William Zinsser was born 7 October 1922 and died 12 May 2015
15 Quotes On Writing
- Writing is a craft not an art.
- Write about small, self-contained incidents that are still vivid in your memory. If you remember them, it’s because they contain a larger truth that your readers will recognise in their own lives. Think small and you’ll wind up finding the big themes in your family saga.
- Just because people work for an institution, they don’t have to write like one. Institutions can be warmed up. Administrators can be turned into human beings. Information can be imparted clearly and without pomposity.
- Beware of all the slippery new fad words: paradigm and parameter, prioritise and potentialise. They are all weeds that will smother what you write. Don’t dialogue with someone you can talk to. Don’t interface with anybody.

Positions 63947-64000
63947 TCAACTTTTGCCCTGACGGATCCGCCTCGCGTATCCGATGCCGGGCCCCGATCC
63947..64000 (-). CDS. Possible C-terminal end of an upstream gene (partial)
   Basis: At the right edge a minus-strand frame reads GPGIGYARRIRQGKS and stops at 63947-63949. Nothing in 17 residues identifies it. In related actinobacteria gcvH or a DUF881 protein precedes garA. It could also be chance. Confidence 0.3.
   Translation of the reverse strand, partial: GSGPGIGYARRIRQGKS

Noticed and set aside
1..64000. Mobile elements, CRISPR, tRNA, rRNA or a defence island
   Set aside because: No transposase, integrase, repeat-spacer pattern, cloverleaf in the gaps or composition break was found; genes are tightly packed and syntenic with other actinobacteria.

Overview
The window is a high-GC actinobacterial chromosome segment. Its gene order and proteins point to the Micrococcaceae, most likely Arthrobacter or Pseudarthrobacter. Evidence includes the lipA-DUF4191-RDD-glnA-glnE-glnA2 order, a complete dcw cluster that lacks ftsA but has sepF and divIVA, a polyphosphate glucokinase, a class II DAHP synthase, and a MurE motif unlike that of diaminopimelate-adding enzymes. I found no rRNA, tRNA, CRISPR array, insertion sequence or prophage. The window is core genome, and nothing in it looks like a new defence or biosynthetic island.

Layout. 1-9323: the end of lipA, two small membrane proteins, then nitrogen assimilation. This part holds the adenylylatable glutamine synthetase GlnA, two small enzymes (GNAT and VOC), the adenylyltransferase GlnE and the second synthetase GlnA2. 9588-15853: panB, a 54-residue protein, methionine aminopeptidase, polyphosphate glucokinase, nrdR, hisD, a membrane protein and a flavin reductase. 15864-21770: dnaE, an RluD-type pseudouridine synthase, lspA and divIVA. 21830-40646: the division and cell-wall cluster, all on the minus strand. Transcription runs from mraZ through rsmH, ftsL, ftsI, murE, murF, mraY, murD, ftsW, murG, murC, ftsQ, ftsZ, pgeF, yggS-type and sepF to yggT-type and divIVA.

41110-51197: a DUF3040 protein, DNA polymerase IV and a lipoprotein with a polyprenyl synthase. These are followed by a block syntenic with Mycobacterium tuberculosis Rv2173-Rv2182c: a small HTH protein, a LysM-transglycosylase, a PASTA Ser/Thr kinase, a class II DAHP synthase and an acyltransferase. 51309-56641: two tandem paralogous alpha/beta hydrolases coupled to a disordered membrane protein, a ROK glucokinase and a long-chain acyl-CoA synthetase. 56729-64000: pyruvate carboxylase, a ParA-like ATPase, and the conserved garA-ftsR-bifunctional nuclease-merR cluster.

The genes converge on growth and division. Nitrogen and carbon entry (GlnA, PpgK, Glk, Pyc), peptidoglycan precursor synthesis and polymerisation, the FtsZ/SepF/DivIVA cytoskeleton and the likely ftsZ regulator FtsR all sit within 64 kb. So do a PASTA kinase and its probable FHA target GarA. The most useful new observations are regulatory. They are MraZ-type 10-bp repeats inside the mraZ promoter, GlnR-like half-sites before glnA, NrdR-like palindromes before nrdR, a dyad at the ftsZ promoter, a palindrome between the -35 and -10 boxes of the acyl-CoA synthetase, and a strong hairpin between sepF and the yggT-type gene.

- Examine every word you put on paper. You’ll find a surprising number that don’t serve any purpose.
- Clutter is the disease of American writing. We are a society strangling in unnecessary words, circular constructions, pompous frills and meaningless jargon.
- Nothing has replaced the writer. He or she is still stuck with the same old job of saying something that other people will want to read.
- Nobody told all the computer writers that the essence of writing is rewriting.
- Clear thinking becomes clear writing; one can’t exist without the other.
- The reader will notice if you are putting on airs. Readers want the person who is talking to them to sound genuine. Therefore a fundamental rule is: be yourself.
- Never say anything in writing that you wouldn’t comfortably say in conversation. If you’re not a person who says, ‘indeed’ or ‘moreover’, or who calls someone an individual (“he’s a fine individual”), please don’t write it.
- You learn to write by writing.
- Rewriting is the essence of writing well: it’s where the game is won or lost.
- Many people assume that professional writers don’t need to rewrite; the words just fall in place. On the contrary, careful writers can’t stop fiddling.
- Writers must therefore constantly ask: what am I trying to say? Surprisingly often they don’t know.
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